CBSE results: Higher scores will lead to higher cut-offs, say DU officialsUpdated: Jul 13, 2020 23:29 IST
With a significantly high number of students scoring in the 90-95% range in the Central Board of Secondary Examination (CBSE) Class 12 examination , Delhi University (DU) officials and principals on Monday said the results are likely to push up the cut-off marks for admissions to undergraduate courses this year. Compared to last year, the number of students scoring 95% and above has increased by 118.6% and those getting 90% and above by 67.48% this year.
“If the number of students scoring over 90% is high, cut-offs will be higher too,” a senior Delhi University official said, requesting anonymity. Asked about the likely date for cut-offs, the official said the university is waiting for the University Grants Commission (UGC) to issue the revised academic calendar.
Last year, 94,299 students had scored in the 90-95% range, keeping the DU cut-offs high. Hindu College had the highest cut-off of 99% in 2019, only slightly higher that Lady Shri Ram College’s 98.75% in 2018.
“There are a lot of interlinked factors. For instance, students who want admission in science courses are also likely to appear for the Joint Entrance Examination and the National Eligibility Cum Entrance Test. If they get admission to engineering and medical institutes, they might drop out of the undergraduate courses. The entrance tests for DU courses are to be conducted by National Testing Agency, which will conduct other entrance exams as well. We will factor these in while planning the cut-off dates,” the official said.
Registrations for various undergraduate, postgraduate and MPhil courses began on June 20 and will continue until July 18. A total of 237,117 students had registered for the undergraduate courses till Monday evening. Last year, 205,434 of 258,388 applicants in DU were from CBSE.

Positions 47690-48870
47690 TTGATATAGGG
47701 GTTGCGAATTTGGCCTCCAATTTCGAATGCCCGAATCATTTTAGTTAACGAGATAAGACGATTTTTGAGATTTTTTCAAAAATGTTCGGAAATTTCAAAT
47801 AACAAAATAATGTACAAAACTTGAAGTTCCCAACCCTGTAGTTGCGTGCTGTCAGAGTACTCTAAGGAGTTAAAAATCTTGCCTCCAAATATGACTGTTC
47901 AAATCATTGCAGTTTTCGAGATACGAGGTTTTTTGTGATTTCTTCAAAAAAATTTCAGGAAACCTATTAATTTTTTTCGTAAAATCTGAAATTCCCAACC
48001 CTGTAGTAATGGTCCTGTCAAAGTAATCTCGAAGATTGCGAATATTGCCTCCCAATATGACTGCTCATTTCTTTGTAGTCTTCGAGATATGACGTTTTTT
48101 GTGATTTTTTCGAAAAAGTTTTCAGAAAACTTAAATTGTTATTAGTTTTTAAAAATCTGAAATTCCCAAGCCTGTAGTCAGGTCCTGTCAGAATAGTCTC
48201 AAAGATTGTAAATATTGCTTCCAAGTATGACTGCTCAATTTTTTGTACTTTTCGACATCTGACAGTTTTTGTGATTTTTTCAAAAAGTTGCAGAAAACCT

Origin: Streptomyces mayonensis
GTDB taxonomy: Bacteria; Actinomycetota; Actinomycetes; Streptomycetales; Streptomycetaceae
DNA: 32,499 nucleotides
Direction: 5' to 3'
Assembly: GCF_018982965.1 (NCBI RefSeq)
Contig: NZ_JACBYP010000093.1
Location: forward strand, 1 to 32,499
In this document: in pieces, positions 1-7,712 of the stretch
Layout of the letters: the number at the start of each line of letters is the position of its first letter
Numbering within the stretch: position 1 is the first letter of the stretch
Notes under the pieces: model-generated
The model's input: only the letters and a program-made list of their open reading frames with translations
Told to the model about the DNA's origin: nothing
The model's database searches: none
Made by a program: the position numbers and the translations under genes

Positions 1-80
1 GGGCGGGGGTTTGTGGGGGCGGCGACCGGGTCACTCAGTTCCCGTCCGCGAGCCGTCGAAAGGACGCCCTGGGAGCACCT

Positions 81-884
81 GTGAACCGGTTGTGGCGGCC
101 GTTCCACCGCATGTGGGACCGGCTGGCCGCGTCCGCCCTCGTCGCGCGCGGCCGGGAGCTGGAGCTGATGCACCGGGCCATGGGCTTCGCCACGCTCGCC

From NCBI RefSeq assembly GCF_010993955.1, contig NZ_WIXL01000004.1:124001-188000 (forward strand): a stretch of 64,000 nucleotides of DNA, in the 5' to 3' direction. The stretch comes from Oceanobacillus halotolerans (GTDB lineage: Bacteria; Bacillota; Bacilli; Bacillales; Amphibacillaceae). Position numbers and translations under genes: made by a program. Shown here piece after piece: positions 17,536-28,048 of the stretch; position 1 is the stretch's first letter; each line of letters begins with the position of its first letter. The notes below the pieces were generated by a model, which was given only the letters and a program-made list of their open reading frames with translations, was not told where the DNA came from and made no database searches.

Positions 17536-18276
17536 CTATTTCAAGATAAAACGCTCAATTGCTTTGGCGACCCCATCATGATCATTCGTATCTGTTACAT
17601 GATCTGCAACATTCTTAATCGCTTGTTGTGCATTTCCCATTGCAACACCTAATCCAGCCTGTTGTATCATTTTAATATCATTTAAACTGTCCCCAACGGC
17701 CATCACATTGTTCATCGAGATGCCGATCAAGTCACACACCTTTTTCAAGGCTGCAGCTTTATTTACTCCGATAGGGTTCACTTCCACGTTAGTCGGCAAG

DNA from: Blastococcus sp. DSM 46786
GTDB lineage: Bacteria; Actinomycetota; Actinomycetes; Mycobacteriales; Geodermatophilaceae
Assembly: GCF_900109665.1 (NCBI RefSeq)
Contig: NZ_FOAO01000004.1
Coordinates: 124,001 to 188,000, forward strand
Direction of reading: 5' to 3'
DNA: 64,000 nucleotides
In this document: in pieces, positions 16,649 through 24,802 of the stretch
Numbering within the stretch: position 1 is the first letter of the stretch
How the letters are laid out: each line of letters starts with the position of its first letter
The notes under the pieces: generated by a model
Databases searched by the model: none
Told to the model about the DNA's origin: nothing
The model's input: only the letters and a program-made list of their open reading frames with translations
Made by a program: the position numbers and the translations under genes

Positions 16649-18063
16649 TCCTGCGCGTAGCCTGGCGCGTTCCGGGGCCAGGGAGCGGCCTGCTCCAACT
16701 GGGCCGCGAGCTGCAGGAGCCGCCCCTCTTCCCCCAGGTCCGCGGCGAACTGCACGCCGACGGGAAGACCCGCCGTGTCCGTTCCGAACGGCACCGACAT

Dean (Admissions) Shobha Bagai said the students who had already registered for admission and paid their fee could update their CBSE marks on DU’s website.
“The tab to update the academic section is already available. They can update their marks till the cut-offs are announced,” she said. During a webinar conducted on Sunday attended by students, parents, and other stakeholders, Bagai had said that cut-offs were likely to be released in September.
“Looking at the preliminary information, we don’t think we’ll be able to keep the percentage low. The results have been declared today and the data will emerge gradually once students start submitting it to the university. Once the university sends this data to the colleges, we can take a look at the courses and students who have applied for the courses and then decide the cut-offs accordingly,” Anju Shrivastava, principal of Hindu College, said.
Though exams were not conducted for some subjects, including Geography, Computer Science, and Sociology, principals across DU colleges said it was unlikely to impact the cut-off for those subjects.
Bijayalaxmi Nanda, the acting principal of Miranda House, said, “The cut-offs will only be slightly higher or the same as last year and students should not be despondent. However, the diversity that comes to Delhi might be different because of the Covid-19 situation. Parents will be nervous about sending their children away in such uncertain times.”